ElectronicSignatures

08 March 2002

Mark O'Conor




As e-commerce continues to grow at an ever-increasing rate, more and more transactions are being completed online, particularly as companies begin to realise the efficiencies and opportunities offered by doing business in this way. In order to encourage electronic commerce, it is essential to review and possibly amend any legal obstacles which may hinder or prevent its growth. Many countries, including the UK, have recognised this and have started implementing new legislation which aims to facilitate electronic commerce.

This article addresses some of the legal obstacles which may exist under English law and how recent European and English legislation has been implemented to try and build confidence in electronic commerce and the technology underlying it. In particular, this article examines the nature and validity of electronic signatures.

Function of signatures

In order to understand whether an electronic signature can be accepted in English law in place of a manual signature, it is necessary to look at the function a signature plays.

In English law, there is no general requirement for any document to be signed in order to be legally valid. However, it is estimated that there are 40,000 separate references in current UK legislation to require documents to be "in writing" or "signed".

The common understanding of a signature is the writing by hand of one's full name or initials and surname. Nonetheless, other forms of identification have been held to satisfy a signature requirement; for example, it is acceptable to sign with an "X", or for a person to sign with their initials only. Furthermore, typewriting or printing a signature has also been held to be acceptable by the courts.

The principal functions of a signature are that it identifies the signatory, provides certainty as to the personal involvement of that person in the act of signing, and associates that person with the contents of the document.

Electronic signatures

As with manual signatures, there are a number of different types of electronic signature. The Explanatory Notes to the Electronics Communications Act 2000 (ECA) describe the electronic signature as "some- thing associated with an electronic document that performs similar functions to a manual signature. It can be used to confirm that the communication comes from whom it purports to come from ('authenticity') and to establish that the communication has not been tampered with ('integrity')". The types of electronic signature can range from a simple typed-in name or scanned-in signature to more complex bio-metric techniques, such as fingerprint scanning or signatures created by cryptographic means (digital signatures).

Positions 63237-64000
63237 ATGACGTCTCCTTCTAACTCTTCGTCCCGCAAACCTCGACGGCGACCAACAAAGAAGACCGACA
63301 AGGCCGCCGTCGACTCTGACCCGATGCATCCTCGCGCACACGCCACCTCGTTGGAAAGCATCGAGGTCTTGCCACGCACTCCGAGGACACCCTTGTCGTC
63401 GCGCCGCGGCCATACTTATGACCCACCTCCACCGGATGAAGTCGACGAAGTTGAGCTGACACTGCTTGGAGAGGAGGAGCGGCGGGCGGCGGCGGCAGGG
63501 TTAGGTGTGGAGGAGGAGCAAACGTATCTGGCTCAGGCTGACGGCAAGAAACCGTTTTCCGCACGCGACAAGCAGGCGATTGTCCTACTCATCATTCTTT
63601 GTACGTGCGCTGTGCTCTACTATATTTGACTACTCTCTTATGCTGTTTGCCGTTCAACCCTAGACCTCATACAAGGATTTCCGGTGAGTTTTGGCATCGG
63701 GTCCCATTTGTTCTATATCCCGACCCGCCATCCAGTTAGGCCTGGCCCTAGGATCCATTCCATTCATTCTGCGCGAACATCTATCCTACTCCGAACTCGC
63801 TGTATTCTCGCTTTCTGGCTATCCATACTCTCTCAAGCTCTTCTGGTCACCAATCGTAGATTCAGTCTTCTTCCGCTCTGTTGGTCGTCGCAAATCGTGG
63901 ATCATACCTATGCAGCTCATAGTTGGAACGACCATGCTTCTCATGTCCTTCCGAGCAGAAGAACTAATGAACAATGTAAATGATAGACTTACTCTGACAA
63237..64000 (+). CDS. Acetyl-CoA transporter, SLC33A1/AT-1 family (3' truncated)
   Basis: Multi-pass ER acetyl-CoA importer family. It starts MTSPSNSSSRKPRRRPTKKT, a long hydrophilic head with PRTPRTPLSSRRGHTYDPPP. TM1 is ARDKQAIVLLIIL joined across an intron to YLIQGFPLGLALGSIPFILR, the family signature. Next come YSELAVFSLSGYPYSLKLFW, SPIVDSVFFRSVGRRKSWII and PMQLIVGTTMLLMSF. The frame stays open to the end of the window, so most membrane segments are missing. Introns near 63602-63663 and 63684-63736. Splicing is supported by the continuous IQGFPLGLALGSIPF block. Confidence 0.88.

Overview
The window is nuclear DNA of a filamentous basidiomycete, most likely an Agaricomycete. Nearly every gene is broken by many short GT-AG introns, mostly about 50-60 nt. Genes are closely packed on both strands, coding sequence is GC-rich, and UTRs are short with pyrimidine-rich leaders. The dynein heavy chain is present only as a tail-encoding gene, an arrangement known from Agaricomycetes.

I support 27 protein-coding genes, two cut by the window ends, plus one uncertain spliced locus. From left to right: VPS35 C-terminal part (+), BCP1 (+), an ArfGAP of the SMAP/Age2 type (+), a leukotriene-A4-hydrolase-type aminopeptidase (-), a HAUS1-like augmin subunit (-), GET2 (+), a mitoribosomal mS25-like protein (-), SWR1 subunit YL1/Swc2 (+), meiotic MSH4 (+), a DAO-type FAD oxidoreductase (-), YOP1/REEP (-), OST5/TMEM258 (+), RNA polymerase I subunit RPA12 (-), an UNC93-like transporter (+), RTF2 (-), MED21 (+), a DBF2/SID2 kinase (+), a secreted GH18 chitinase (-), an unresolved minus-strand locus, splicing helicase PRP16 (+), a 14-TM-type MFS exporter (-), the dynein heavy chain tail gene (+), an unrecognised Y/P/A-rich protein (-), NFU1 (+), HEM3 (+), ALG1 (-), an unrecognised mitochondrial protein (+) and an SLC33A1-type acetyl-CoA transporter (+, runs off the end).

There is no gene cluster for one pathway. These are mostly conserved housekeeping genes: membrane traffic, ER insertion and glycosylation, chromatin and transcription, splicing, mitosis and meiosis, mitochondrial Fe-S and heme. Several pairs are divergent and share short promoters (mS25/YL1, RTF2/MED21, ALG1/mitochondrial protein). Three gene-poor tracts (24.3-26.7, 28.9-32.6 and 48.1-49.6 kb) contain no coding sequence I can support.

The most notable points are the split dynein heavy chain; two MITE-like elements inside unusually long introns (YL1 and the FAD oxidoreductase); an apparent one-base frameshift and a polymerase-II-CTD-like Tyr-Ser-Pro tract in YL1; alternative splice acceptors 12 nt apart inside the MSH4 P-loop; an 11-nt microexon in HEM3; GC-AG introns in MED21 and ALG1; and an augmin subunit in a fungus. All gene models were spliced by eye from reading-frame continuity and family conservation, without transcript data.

In its recent report Electronic Commerce: formal requirements in commercial transactions (December 2001), the Law Commission examines whether electronic signatures are capable of meeting the many formal requirements for "writing" and "signatures" set out in English law and whether any further law reform is necessary. It concludes that digital signatures, scanned manuscript signatures, typing one's name or initials and clicking on a website button are all methods of signature which are capable of satisfying a signature requirement as they demonstrate an authenticating intention.

Relevant legislation

Model laws (available from www.uncitral.org)

Most countries which have dealt with or propose to deal with e-commerce have based their legislation on or have at least purported to make it consistent with the United Nations Commission on International Trade Law (UNCITRAL) Model Law on E-commerce which aims to facilitate the use of electronic commerce and to ensure equality of treatment for users of paper documents and of electronic forms of communication. A Model Law on Electronic Signatures was also adopted in July 2001. These laws were developed to offer national legislators a set of internationally acceptable rules to replace their own legislation and are designed to be incorporated directly into the domestic laws of those countries willing to do so. The Model Law on Electronic Signatures aims to provide practical standards against which the technical reliability of electronic signatures may be measured.